DVD Review: The Day After

Disturbing 100 million people during its first TV showing, The Day After is one of those movies you don't want to watch, yet can't look away. It's harsh, depressing, and sadly, most likely not realistic enough. This is a brutal depiction of nuclear war, its effects on a small town, and doesn't skip any detail.

Split basically into two parts, The Day After works better than most generic disaster films. The first hour sets up the characters, and the second goes all out to show how far humanity can fall. As people are introduced, it creates a growing sense of dread along with the character development. Radio and TV broadcasts are run in the background, even against the actor's dialogue. It's effective, as if no one knows what's truly about to happen (and of course they don't).

The attack itself is a sore spot. Before the bombs actually drop in Kentucky, the training footage used to show the preparation for a counter strike is incredibly stressful and lifelike. When they hit, the glimpses of nothing but stock footage and rather weak optical effects only convey a little of the horror.

As the cities wake up, complete with horrifically burned dead, devastated streets, and radioactive ash, all the special effects complaints are forgotten. Every ounce of emotional drama is rung out of the viewer, and the outstanding (and at times too realistic) make-up is gruesome. Even better, there is no happy ending here. As a viewer, you're stuck in one emotional state for the entire second half, most likely pure shock or severe depression.

This all the more impressive for a film dumped to network TV. It's easily good enough for a theatrical release, and that's more than what could be said for the usual round of made-for-TV movies. The important thing is that people watched it, and this was the way to reach the masses.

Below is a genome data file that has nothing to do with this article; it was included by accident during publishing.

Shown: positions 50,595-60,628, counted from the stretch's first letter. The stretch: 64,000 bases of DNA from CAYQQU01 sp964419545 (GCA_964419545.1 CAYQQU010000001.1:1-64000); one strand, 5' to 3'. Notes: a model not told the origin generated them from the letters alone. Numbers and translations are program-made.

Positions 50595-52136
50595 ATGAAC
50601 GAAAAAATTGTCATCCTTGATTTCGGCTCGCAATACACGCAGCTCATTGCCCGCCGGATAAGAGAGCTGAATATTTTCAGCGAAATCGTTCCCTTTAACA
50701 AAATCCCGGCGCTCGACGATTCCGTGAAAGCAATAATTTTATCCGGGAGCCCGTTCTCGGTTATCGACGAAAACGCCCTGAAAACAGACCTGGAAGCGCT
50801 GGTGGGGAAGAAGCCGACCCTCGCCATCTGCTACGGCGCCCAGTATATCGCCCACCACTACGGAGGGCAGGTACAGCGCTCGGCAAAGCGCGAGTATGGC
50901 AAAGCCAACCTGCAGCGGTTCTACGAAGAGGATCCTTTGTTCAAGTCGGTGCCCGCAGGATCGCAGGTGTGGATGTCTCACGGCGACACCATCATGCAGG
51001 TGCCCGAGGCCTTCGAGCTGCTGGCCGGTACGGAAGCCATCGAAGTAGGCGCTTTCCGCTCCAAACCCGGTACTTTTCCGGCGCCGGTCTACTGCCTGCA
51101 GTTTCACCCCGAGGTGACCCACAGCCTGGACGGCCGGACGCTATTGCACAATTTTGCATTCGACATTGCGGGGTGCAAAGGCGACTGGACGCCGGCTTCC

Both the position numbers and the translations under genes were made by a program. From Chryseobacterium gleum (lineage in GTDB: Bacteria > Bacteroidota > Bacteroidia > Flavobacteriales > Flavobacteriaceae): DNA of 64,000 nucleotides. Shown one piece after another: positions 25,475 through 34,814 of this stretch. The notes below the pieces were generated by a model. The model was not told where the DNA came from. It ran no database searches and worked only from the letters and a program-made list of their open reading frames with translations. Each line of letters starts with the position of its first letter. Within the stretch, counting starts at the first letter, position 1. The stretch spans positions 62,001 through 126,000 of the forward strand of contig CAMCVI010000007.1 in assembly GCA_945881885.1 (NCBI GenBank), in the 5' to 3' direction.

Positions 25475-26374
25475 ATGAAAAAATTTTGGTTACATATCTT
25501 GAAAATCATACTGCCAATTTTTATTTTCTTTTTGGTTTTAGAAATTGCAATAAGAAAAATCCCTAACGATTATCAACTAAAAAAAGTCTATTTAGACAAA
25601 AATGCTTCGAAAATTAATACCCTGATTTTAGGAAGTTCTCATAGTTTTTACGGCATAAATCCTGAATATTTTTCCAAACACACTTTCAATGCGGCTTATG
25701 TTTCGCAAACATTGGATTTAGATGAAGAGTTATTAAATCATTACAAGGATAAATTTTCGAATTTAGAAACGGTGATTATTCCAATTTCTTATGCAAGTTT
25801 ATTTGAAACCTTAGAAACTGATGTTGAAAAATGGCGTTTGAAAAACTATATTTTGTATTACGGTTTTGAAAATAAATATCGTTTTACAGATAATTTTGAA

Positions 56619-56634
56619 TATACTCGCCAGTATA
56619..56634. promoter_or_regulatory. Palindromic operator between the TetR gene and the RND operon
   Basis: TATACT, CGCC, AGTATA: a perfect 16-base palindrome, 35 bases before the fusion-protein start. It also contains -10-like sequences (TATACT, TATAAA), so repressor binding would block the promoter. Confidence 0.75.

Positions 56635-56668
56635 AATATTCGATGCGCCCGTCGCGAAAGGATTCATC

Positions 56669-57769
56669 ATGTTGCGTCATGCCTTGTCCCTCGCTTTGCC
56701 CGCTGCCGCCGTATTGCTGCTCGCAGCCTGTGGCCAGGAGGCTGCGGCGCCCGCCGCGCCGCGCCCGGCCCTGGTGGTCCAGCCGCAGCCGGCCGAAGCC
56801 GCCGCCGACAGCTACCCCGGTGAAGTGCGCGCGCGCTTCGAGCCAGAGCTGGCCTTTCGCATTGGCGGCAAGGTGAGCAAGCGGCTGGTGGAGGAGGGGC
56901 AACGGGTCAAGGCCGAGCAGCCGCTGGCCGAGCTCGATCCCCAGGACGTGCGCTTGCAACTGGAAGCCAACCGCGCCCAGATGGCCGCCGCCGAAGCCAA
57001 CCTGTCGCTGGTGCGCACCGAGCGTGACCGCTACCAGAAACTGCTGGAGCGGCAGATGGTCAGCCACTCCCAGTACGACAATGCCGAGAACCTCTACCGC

It does suffer from a few pitfalls that are common to this style of film. Most obviously, it's dated, with a stern, harsh look at Russia as a threat that may not hit home in today's political climate. Some of the conversation is rough too, including an unnatural moment early in the film about Kennedy's Cold War and a young daughters poorly acted lines about the family pets. At over two hours, trimming this one may not have hurt either. There are countless long scenes of people walking to a destination that should have been cut down since they offer nothing to the film.

Still, this effective horror/drama is unforgettable. The Day After has numerous money shots that are immediately burned into your conscious. That's a sure sign of a classic, and as far as TV movies are concerned, The Day After earns that ranking. (**** out of *****)

If you watched this back in 1983 on cable, this DVD transfer should look familiar. It looks about the same. The grain is overwhelming, and while it makes the military segments stronger (given their documentary-like feel), everything else is hard to see. The blurry transfer negates any fine detail. It's barely above a VHS copy at times, and for an important movie, this should be offered in a higher quality. (*)

Audio suffers tremendously in this 2.0 mono presentation. Loud noises of any kind drown out any other dialogue. It's overly faded without much impact. The bombs impact isn't aided by the audio at all. (**)

Extras are non-existent. The only menu options are the typical "play movie" and "scene selection." (No stars)

It's sad since there are extras out there. Once the film first aired, there was a news program following that discussed the probability of the events. Even a small documentary on the impact of the film and the reactions caused by it would have been welcome. The movie itself wouldn't be more effective with these options, but they would have helped add to it.

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